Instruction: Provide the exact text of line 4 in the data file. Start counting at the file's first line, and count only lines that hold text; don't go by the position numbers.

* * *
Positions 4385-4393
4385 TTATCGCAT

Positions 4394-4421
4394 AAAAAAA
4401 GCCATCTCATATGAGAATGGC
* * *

4394 AAAAAAA